|Secondary winding position||Primary winding current i A (peak)||Secondary winding current i B (peak)||Rectifier Voltage V DC (DC)||Load Voltage V O (DC)|
|P 1 1||158 mA||14 V||5 V|
|P 12||160 mA||13.5 V||5 V|
|P 13||184 mA||9.9 V||5 V|
|P 21||170 mA||12.2 V||5 V|
|P 22||170 mA||12.2 V||5 V|
|P 23||194 mA||8.8 V||5 V|
|P 31||182 mA||10.4 V||5 V|
|P 32||190 mA||10 V||5 V|
|P 33||200 mA||6.7 V||5 V|
These results show that the load voltage of 5 V, and consequently 700 mW load power, was maintained at all the measuring positions. The system is thus capable of charging a completely discharged battery, while providing 200 mW of power to the neonatal health monitoring circuit, and still maintaining a 5 V (DC) output voltage.
The proposed power supply satisfies the requirements of neonatal monitoring and provides continuous power when the neonate is inside the incubator or during Kangaroo mother care. The PowerBoy prototype was designed and implemented to demonstrate the performance of the power supply and the possibilities for aesthetic features. Experimental results showed that the prototype transfers approximately 840 mW of power. To evaluate the PowerBoy concept with user feedback, we had meetings with the group leader of the NICU at MMC, Prof. dr. Sidarto Bambang Oetomo and the head of the NICU nurses, Astrid Osagiator. They were enthusiastic about the concept and prototype. Further improvements and clinical verification will be conducted at MMC to integrate the power supply into the non-invasive neonatal monitoring systems.
New development of CET has the potential to enable automatic location detection and power switching, consequently, automatic power management with less magnetic fields can be foreseen for neonatal monitoring when the baby is at different locations inside the incubator.
Due to the amount of energy consumption of current sensor technologies, it is not yet feasible to harvest enough power from the NICU environment. Further development on sensors and components with low power consumption could bring opportunities for energy harvesting technologies to support neonatal monitoring.
In this chapter we presented the design of a smart jacket and the design of a power supply for neonatal monitoring with wearable sensors. These are examples of what can be done now, in the first decade of the new millennium. In this section we put these examples in a larger perspective, from both a technological and a societal viewpoint.
The technology demonstrated in this chapter shows how it is possible to improve the comfort and quality of life for the child by elimination of the adhesive electrodes and by the elimination of wires. In fact, the elimination of wires goes in steps, the first of which is the decision to transfer signals via radio rather than by wired transmission. In order to make this happen, the amplifiers and filters must move from the remote monitoring area into the body area which introduces the need for energy to power the amplifiers, filters and radio transmitters. This, in turn, introduces the need for local energy, either through new wires, batteries or by wireless energy transmission. Therefore the second step is to eliminate this local energy problem, which is precisely what the PowerBoy system does. Bringing the amplifiers and the filters closer to the body will give an additional advantage, which is not fully exploited yet in the current version of the smart jacket. The advantage will be that all the electric interference picked up by the traditional long leads is strongly reduced. Still, precautions will be needed to prevent the newly introduced power-supply and radio-transmission carriers from inducing new artifacts, notably in the pre-amplifier stages. For the time being, some care is thus needed with pulse and amplitude based modulation techniques. On the long term, ultra-low power transmission techniques will take care of this potential problem. Another concern is the question whether the newly introduced high-frequency fields could be harmful for the child. It is advisable to stay on the safe side, which is why the PowerBoy is a separate toy and the child is outside of the field. This is a good solution now. In ten years from now, low power radio and low power photoplethysmography (PPG) sensors could well be available, allowing for full integration of all electronics into the jacket itself. The introduction of textile electrodes is another technological step, which has introduced a new problem. The problem is the signal quality, since the signal is weaker and more sensitive to movement artifacts. An alternative technology would be capacitive electrodes, but these have similar problems. Of course proper placement of the electrodes helps, as shown in the smart jacket design for neonatal monitoring. Multi-modal signal processing will be the way ahead. For example, combining movement sensors, ECG sensors and PPG sensors gives extra information which can be used to automatically distinguish artifacts from genuine heart rate abnormalities.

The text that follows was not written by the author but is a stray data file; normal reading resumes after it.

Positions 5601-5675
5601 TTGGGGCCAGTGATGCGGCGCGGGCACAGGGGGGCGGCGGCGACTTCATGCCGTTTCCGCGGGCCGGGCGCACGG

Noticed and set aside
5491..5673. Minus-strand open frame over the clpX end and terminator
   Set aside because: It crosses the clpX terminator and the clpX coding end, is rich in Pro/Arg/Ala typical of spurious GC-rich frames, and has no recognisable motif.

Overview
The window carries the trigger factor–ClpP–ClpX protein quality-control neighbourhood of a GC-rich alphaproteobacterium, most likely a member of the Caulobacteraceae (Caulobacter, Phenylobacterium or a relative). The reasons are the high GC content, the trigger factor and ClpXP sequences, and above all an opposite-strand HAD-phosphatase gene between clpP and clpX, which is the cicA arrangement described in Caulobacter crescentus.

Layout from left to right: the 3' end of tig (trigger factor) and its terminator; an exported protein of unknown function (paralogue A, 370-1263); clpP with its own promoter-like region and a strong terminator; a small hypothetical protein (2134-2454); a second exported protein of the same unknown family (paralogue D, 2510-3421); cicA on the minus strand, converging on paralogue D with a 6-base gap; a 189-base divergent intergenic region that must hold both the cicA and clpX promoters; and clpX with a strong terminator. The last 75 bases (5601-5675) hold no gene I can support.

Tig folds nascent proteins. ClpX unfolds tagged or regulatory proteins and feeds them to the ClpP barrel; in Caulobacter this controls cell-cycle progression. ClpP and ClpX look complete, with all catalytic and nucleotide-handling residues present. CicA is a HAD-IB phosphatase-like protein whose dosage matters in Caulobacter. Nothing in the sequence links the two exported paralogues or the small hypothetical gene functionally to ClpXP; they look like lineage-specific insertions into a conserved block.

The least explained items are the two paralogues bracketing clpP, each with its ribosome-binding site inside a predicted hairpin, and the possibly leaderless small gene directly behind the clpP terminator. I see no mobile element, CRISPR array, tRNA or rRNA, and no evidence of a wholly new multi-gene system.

Taking a societal viewpoint, the smart jacket and power system fit into the ambient intelligence approach. The sensors could become invisible and important monitoring tasks taken over by computers which could become invisible as well. In general, the societal debate about ambient intelligence in health care has hardly begun. In the Netherlands, the report issued by the Rathenau Institute (Schuurman et al., 2007) is one of the examples of the beginning debate. A European perspective can be found in the paper by Duquenoy and Whitehouse (Duquenoy & Whitehouse, 2006) who explain ambient intelligence as combining developments in information and communication technologies with notions of 'pervasive' and 'ubiquitous' computing, and describing an intelligent environment operating in the background in an invisible and non-intrusive way. Several communities have different views, but doubtlessly problems such as information overload and conflict of governmental and/or commercial interests with private interests will arise. For prematurely born infants, monitoring of vital functions while raising the comfort level is a medical necessity. Gradually it will become possible, however, to transfer the solutions developed for critically ill children towards the larger potential buyer groups (parents of the healthy newborns). These solutions could become modern versions of the old FM audio baby monitors and the present-day baby cams. But is it necessary that parents are reading more and more bodily parameters of their child? Is it wise to collect such data in computers with the possibility that more and more parties get hold of the data? These are not technological questions, but topics for political, social, organizational, economic, legal, regulatory, and ethical debate.